Tuesday, June 24, 2008
The Life Aquatic
Wes Anderson is the master of the final scene. I recently watched "The Darjeeling Limited" and "The Life Aquatic" and Wes Anderson's style is every bit as quirky and indy as his critiques have pegged him for.
The magic of Wes Anderson as a movie maker is not in the beginning or even in the middle of his films. Wes does not bother with the usual conventions of story telling but rather treats the camera as a scrapbook hobbiest would approach a collection of paper and old photographs. It's only long after the audience experiences the characters and their interactions do we come to understand the meaning of it at all, and that is where Wes ties up the entire project with the visual that defines everything.
For Darjeeling Limited, the visual was the brothers losing their emotional baggage as they jumped back upon the train of life - the vehicle they were forced to leave to achieve their moment of enlightenment. For Life Aquatic, it was Steve Zissou (Bill Murray) sitting with his back to the theater premier of his new film and placing a young boy high on his shoulders, symbolically honoring his childlike fascination of everything new and mysterious in the sea, and by extension the mysteries of life.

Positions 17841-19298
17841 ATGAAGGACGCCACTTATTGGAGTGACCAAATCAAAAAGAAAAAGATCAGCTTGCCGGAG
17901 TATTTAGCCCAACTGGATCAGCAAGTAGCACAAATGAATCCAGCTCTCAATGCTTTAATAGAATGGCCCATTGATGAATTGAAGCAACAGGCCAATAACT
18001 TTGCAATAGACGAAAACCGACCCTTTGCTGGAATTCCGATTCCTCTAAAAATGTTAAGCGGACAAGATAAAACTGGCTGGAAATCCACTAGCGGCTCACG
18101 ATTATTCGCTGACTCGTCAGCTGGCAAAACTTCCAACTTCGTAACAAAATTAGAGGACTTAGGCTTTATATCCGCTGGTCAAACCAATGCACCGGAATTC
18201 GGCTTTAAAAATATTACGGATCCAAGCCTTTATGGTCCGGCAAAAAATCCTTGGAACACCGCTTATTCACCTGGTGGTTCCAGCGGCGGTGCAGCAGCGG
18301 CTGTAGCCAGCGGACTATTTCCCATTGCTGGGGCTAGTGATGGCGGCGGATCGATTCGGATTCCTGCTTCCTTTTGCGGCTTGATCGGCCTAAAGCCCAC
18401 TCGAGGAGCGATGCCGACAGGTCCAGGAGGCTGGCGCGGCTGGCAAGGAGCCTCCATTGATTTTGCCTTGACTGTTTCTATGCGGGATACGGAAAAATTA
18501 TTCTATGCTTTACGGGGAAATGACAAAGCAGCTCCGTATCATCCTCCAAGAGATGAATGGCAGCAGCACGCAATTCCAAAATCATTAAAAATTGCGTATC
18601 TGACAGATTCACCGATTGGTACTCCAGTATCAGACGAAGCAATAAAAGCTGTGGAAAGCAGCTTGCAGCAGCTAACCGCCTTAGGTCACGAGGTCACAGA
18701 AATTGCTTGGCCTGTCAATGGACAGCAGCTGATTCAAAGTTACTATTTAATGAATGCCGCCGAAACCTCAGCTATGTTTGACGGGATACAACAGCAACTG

The beauty of these movies is in the gorgeous use of the symbolic, without which we would be lost in a sea of images that would appear every bit as disjointed, ironic and plot-less as our own lives may appear to ourselves.
Yet, it is only the appearance of meaninglessness that is true, not the substance of the event itself, which is why Wes Anderson's style is one of the most effective mirrors of our own human experience.
We do not live in a 30 minute sitcom. The camera crew does not go home at the end of a life event and often times the resolution is not as apparent or clean or even as honorable as popular entertainment would have us believe it should or could be.
Sometimes, life is just what it is and if we can accept that bit of truth, the experience becomes far more beautiful than it ever could be without that realization.